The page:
Many of the things that have happened in this country over the past year are central to me, my work and my identity. I’m a Black and Jewish writer.  I write about Blackness; I write about Judaism; I write about intersections among those categories as it pertains to both the historical legacy of being of an oppressed group and to challenging that legacy. I’m also interested in learning what it means to accept identity intersections−recognizing the intersections that we contain as individuals and using those as fuel and fodder for being better allies to other marginalized groups.

This event is very important to me because it touches on all of those things. And I left out the most obvious connection, which is the performance takes place on MLK Day, which has its own historical legacy. So it’s a Black day, a Jewish museum, an exhibition about racialized propaganda, and I have a body of work that addresses, speaks to and aims to understand those contexts better. I feel both a privileged to be part of this event and a responsibility to do it right because this connects very centrally to the exact themes that I discuss and aim to address in my work.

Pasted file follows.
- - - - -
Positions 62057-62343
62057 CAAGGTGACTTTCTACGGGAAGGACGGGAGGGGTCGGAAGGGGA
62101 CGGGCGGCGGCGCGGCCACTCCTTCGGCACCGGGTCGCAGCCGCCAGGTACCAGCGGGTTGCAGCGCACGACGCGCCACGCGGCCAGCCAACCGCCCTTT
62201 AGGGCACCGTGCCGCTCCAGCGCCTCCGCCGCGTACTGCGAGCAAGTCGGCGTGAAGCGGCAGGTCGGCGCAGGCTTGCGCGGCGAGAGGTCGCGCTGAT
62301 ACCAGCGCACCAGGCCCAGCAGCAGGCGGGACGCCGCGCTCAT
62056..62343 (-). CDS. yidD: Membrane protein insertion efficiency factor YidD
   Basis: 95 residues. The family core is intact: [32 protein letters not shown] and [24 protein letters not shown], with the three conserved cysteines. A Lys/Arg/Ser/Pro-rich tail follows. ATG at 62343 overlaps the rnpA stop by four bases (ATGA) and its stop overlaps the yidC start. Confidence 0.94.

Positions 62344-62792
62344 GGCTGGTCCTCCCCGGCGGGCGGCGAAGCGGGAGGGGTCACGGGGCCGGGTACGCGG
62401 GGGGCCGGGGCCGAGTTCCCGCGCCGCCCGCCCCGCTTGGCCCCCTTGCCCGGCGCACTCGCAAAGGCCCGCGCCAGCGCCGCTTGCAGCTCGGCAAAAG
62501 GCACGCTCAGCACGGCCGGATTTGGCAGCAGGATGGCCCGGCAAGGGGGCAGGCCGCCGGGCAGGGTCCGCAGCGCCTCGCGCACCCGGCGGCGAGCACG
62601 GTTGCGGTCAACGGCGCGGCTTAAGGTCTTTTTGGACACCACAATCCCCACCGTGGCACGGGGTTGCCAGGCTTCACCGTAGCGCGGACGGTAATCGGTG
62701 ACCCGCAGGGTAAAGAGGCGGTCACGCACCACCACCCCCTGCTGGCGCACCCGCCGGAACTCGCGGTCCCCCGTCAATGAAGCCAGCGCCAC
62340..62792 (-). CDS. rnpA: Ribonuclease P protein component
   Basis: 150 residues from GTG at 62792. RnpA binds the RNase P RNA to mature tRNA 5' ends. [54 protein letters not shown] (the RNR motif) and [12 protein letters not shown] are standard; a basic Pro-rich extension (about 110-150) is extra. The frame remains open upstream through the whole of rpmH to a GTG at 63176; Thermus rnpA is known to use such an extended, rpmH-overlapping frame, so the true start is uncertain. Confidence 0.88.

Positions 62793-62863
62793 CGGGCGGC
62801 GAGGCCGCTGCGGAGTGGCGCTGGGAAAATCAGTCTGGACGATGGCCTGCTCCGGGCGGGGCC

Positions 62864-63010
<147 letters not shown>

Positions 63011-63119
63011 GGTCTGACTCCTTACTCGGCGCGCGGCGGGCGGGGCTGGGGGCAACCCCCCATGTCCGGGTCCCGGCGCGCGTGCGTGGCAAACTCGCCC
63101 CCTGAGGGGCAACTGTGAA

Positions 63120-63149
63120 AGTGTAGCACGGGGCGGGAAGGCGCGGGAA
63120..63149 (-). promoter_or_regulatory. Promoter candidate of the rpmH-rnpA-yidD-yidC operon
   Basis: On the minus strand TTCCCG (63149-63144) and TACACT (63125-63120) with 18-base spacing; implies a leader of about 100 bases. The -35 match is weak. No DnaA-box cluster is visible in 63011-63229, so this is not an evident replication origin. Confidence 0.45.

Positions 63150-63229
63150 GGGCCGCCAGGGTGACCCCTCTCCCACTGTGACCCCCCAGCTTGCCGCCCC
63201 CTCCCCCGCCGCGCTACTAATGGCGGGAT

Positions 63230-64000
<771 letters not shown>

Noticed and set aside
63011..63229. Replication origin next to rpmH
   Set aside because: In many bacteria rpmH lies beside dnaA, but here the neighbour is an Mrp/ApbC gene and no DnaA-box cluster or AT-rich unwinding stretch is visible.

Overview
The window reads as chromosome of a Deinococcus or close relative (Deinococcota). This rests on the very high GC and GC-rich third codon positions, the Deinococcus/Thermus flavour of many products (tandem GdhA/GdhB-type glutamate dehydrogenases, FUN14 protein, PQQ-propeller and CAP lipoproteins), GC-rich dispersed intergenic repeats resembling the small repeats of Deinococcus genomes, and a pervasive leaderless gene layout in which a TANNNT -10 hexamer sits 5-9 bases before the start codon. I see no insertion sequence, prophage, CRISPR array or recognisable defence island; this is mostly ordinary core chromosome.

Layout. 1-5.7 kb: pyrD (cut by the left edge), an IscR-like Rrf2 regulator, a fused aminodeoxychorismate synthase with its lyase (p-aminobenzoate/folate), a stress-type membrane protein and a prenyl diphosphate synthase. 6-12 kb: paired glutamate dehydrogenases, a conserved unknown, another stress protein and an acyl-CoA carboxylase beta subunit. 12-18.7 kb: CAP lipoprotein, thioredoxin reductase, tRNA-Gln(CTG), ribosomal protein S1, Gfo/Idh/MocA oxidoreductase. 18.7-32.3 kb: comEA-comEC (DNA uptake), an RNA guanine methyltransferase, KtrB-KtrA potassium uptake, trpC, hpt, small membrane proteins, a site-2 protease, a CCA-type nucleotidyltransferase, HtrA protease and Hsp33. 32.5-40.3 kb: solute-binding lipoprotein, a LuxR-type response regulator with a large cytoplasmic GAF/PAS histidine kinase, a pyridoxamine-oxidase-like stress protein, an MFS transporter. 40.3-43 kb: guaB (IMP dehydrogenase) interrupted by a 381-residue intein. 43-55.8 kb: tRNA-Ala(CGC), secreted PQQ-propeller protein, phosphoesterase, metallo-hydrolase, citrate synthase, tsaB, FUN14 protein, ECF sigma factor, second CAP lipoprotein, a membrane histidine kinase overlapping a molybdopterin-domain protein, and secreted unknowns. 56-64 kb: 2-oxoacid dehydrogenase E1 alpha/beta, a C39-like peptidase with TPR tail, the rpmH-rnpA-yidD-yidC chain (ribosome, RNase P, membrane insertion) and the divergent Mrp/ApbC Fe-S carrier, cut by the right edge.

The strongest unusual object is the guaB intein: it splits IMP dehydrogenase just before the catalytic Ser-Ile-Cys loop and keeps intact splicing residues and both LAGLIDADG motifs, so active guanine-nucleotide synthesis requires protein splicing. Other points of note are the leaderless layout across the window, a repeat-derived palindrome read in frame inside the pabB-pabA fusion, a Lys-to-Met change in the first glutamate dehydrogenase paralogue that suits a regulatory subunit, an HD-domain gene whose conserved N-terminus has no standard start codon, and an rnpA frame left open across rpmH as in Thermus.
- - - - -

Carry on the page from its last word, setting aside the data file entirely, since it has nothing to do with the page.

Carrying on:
What can we expect from your performance on Monday?
Well . . . it’s going to be great!  [Laughs]  I’m going to do a combination of poems that are memorized. That part is more of a theatrical performance; you can call them monologues or microtheatre. Then I will be reading new work or traditional work from my book. At the end of the performance I will also be doing a Q+A, to talk about the work, the history behind it and its connection to larger themes. Those are the three things that are going to be happening.